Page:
meshio.write(new_mesh_save_path, reference_mesh_duplicate, binary=False)


Here are the actions I took to resolve the orientation problem.

When I use the SimpleITK tool-kit to load the reference CT (i.e. RAS oriented MCR.nii.gz), the original orientation, i.e. in RAS, changes to LPS orientation. For example, when I print the physical boundaries, I get the numbers shown below.

physical point at voxel [0, 0, 0]: (444.0, 380.0, -320.0)
physical point at voxel [202, 126, 160]: (40.0, 128.0, 0.0)
Image Origin: (444.0, 380.0, -320.0)
Voxel Spacing: (2.0, 2.0, 2.0)
Image Direction: (-1.0, 0.0, 0.0, 0.0, -1.0, 0.0, 0.0, 0.0, 1.0)
Image Size: (203, 127, 161)

As a result, I modified the origin and direction of the reference CT to RAS because ITK loads an LPS-oriented image by default, as shown in the steps below. Once the previously mentioned information has been modified, save it using the code below.

reference_image = sitk.ReadImage('./MCR.nii.gz')
ref_image_out = sitk.GetImageFromArray(sitk.GetArrayFromImage(reference_image))
ref_image_out.SetOrigin((-reference_image.GetOrigin()[0], -reference_image.GetOrigin()[1], reference_image.GetOrigin()[2]))
ref_image_out.SetDirection((1.0, 0.0, 0.0, 0.0, 1.0, 0.0, 0.0, 0.0, 1.0))
sitk.WriteImage(ref_image_out, './ITK_RAS/MCR.nii.gz')
physical point at voxel [0, 0, 0]: (-444.0, -380.0, -320.0)
physical point at voxel [202, 126, 160]: (-40.0, -128.0, 0.0)
Image Origin: (-444.0, -380.0, -320.0)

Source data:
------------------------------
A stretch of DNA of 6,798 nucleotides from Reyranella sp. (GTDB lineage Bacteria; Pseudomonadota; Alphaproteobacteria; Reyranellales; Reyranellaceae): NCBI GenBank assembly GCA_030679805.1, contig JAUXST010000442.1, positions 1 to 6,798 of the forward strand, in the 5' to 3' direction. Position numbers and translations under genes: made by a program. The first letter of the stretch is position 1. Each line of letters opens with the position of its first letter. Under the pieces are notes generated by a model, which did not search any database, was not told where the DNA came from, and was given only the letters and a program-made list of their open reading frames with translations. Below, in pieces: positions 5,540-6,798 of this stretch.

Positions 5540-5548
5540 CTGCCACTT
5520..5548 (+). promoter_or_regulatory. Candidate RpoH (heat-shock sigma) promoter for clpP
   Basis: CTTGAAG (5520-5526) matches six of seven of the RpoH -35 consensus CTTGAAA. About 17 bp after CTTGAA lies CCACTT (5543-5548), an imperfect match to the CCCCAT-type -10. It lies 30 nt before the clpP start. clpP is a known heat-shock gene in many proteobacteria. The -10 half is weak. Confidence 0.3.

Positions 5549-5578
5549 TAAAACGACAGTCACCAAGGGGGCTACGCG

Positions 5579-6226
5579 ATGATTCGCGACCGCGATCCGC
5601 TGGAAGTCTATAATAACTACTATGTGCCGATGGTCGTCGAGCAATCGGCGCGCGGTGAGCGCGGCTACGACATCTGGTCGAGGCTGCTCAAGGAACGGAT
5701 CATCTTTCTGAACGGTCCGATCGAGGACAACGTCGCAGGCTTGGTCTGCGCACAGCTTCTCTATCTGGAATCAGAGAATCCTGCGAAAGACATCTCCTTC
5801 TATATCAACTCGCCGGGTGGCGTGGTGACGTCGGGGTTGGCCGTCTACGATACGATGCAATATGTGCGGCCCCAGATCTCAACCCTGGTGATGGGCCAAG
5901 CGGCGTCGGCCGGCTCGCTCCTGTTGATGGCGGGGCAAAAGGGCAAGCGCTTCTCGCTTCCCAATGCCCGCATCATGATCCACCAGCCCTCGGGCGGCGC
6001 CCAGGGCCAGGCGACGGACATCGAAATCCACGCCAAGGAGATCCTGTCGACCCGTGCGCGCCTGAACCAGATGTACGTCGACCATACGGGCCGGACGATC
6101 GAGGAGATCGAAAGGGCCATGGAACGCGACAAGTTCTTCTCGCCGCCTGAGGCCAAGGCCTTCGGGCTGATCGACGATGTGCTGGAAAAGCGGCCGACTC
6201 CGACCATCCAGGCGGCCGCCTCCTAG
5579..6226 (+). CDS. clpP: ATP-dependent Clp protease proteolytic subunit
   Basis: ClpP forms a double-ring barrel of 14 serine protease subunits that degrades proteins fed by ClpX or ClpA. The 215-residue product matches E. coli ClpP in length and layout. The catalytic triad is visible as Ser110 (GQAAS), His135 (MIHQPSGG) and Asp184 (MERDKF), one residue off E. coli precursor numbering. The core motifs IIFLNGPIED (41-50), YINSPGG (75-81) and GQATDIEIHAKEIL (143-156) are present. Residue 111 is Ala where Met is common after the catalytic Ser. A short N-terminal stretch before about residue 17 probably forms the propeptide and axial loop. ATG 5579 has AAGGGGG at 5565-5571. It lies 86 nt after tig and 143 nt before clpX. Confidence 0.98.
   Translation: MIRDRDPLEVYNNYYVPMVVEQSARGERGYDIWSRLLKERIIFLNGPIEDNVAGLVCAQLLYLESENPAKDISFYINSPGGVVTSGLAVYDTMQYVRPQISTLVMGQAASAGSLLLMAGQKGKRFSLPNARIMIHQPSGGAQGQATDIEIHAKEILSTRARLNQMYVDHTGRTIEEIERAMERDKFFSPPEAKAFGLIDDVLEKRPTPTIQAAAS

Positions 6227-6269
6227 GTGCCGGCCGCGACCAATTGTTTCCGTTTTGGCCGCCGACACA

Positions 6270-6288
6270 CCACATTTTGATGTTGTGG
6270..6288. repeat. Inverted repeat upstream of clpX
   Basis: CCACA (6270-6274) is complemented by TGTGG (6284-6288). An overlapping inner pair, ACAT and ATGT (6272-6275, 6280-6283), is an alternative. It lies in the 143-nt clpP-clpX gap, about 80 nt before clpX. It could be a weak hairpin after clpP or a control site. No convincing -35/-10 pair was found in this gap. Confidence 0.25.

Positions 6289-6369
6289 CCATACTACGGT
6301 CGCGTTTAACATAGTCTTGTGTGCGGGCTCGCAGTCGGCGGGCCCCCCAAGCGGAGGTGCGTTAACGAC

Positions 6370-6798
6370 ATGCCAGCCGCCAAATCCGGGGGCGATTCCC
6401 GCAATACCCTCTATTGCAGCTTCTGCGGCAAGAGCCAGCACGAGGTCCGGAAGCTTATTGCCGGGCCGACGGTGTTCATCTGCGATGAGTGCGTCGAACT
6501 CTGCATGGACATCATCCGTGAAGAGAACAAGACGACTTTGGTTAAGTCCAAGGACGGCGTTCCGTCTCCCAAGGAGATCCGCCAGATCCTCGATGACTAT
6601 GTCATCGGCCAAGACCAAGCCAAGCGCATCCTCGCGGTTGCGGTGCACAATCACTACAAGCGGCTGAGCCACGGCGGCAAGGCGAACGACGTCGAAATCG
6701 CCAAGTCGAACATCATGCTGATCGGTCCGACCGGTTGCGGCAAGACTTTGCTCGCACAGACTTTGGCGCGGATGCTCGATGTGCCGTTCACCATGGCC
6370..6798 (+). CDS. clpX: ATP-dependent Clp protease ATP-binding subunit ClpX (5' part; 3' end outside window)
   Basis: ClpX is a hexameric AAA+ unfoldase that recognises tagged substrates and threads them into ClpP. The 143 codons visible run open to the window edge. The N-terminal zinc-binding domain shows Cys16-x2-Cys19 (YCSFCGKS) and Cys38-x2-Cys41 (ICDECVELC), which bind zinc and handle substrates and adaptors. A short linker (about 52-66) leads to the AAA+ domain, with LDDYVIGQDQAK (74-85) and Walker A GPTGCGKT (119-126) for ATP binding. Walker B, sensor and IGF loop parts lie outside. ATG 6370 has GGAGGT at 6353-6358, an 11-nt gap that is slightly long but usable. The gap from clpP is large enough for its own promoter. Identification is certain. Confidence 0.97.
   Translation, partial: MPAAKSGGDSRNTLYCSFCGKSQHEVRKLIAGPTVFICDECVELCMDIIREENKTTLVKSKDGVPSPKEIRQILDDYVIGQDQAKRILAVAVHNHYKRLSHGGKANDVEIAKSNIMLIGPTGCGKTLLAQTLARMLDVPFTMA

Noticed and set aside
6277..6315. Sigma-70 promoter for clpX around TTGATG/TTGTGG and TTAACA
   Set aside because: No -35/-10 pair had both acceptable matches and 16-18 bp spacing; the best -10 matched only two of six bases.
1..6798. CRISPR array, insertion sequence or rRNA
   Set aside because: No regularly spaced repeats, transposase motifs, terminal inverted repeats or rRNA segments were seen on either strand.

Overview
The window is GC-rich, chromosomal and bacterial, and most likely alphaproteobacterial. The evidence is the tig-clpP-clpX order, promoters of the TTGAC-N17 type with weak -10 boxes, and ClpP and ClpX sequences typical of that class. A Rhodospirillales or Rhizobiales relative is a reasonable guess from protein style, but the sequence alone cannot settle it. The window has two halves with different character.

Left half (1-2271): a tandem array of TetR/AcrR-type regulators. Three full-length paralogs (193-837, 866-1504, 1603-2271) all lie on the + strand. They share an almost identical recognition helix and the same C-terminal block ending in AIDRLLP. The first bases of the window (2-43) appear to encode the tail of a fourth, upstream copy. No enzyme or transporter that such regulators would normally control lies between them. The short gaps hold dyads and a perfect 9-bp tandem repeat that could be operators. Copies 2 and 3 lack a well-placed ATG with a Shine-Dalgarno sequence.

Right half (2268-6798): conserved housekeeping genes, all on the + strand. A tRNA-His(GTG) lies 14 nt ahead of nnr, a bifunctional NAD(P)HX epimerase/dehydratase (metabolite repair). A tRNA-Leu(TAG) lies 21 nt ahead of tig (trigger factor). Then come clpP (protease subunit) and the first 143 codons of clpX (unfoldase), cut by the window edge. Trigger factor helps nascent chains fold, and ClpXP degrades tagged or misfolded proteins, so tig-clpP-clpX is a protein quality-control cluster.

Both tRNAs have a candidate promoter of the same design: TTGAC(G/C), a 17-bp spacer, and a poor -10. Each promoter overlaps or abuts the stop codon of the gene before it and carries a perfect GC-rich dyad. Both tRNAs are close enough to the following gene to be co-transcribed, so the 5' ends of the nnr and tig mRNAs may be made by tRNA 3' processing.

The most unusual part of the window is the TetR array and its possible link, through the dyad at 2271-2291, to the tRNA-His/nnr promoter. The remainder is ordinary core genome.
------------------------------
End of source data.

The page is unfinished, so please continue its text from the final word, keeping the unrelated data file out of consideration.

Voxel Spacing: (2.0, 2.0, 2.0)
Image Direction: (1.0, 0.0, 0.0, 0.0, 1.0, 0.0, 0.0, 0.0, 1.0)
Image Size: (203, 127, 161)

All of the mesh points are now within the domain of the displacement field transformation as a result of this change. I can guarantee you of this since the mesh points are now properly aligned with the reference CT volume. Furthermore, I applied the same changes to the deoformed CT volumes and DVF image volumes.

However, as I stated in the previous thread, the output mesh points after applying the displacement fields are incorrectly distorted, presumably because they are not aligned with slices in the associated deformed image volume, as I indicated above. Should I apply inverse of that transform ? or am I mssing something ?

If possible, could please help me to resolve this issue.

I frequently find I need to apply the inverse of the transform, instead of the direct transform. It is an easy thing to try, so I suggest doing that before continuing to bash your head against the wall trying to figure out what you are doing wrong.

Your deformation field is in a strange format, I would rather adjust that than modify the reference image. Changing the reference image sounds very suspicious to me.